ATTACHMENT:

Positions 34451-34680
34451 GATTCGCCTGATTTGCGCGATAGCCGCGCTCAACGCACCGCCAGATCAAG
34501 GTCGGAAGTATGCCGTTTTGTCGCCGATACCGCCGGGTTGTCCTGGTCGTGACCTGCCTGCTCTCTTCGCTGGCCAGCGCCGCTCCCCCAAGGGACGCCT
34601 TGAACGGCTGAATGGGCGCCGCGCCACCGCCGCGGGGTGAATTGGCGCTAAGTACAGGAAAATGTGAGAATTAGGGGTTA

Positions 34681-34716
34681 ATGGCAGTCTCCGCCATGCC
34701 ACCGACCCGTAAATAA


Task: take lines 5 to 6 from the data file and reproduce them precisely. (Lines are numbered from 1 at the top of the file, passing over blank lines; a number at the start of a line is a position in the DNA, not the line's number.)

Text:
Positions 34681-34716
34681 ATGGCAGTCTCCGCCATGCC